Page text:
Burma's new parliament convenes for the first time this week to begin shifting power from a military junta to an elected government. That's how it's playing out on paper at least.
Burma's November elections, the first in two decades, were blatantly rigged by the ruling junta to install generals and junta allies in positions of power. Observers have largely regarded the transition as a cosmetic change designed to improve Burma's image abroad and boost international trade.
But according to theThe Irrawaddy, a newsmagazine run by Burmese exiles, parliament's first major decision is unlikely to convince anyone that the military's has really given up control. Citing sources inside the Burmese capital, the magazine reports that the first Burmese president will be Thein Sein, a recently retired general and confidante of junta leader Gen. Than Shwe.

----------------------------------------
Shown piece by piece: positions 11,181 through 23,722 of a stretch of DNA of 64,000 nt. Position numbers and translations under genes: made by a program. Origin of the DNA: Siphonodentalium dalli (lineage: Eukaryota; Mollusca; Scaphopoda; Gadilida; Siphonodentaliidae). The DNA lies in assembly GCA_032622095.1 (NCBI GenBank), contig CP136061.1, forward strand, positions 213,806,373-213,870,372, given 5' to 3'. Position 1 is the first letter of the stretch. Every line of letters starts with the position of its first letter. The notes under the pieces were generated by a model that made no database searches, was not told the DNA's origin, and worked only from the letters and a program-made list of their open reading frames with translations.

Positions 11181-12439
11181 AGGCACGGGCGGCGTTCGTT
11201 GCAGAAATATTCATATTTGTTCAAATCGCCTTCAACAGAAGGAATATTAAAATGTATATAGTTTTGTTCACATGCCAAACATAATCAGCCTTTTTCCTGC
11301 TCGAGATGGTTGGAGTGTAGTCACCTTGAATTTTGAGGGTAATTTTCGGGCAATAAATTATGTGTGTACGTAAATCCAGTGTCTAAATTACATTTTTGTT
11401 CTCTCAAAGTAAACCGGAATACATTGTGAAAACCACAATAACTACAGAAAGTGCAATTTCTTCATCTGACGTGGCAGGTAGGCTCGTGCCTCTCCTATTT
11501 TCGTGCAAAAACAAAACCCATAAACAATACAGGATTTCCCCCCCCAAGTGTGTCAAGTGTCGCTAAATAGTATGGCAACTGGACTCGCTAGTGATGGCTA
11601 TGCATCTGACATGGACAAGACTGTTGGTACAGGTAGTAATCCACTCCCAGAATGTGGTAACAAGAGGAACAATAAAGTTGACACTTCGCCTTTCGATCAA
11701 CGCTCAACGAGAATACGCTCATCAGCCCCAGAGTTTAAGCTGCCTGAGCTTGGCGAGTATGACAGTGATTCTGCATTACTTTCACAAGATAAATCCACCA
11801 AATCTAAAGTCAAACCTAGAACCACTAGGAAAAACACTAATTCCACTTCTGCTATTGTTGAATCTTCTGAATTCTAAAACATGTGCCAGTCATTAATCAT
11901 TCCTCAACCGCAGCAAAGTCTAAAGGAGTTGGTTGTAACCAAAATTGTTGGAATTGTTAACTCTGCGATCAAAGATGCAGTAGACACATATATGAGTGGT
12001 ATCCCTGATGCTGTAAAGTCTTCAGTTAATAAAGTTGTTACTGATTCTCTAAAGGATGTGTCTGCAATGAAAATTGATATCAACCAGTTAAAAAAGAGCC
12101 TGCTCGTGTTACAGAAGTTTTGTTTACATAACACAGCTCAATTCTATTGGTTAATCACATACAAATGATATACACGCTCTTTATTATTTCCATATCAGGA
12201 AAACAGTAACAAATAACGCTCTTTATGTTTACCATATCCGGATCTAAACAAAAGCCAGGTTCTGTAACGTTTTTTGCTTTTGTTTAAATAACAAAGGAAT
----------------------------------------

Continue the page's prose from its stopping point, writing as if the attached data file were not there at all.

Thein Sein has spent most of his career heading various military commands in Burma, where troops have suppressed the country's patchwork ethnic minorities with extreme violence. Torching villages, forced labor, gang rape as an intimidation tactic -- if you can come up with a war crime, Burma's military has probably committed it. Every major ethnic group has its own militia (and sometimes postal service!) formed to defend its own declared sovereign state.
But in recent years, Thein Sein has been tapped for more political roles. Though the country is run by a junta committee, the retired general was named prime minister in 2007 and dispatched to regional meetings to hammer out trade deals with China, India and various Southeast Asian nations.
Though considered the "quietest" regional head of state, according to the Irrawaddy, he is "renowned for being confident and persuasive in international dealings."
But if Burma's powerful figures care at all about scrubbing clean their reputation as an oppressive backwater -- and, often, it appears that they don't -- this junta insider is hardly the best choice.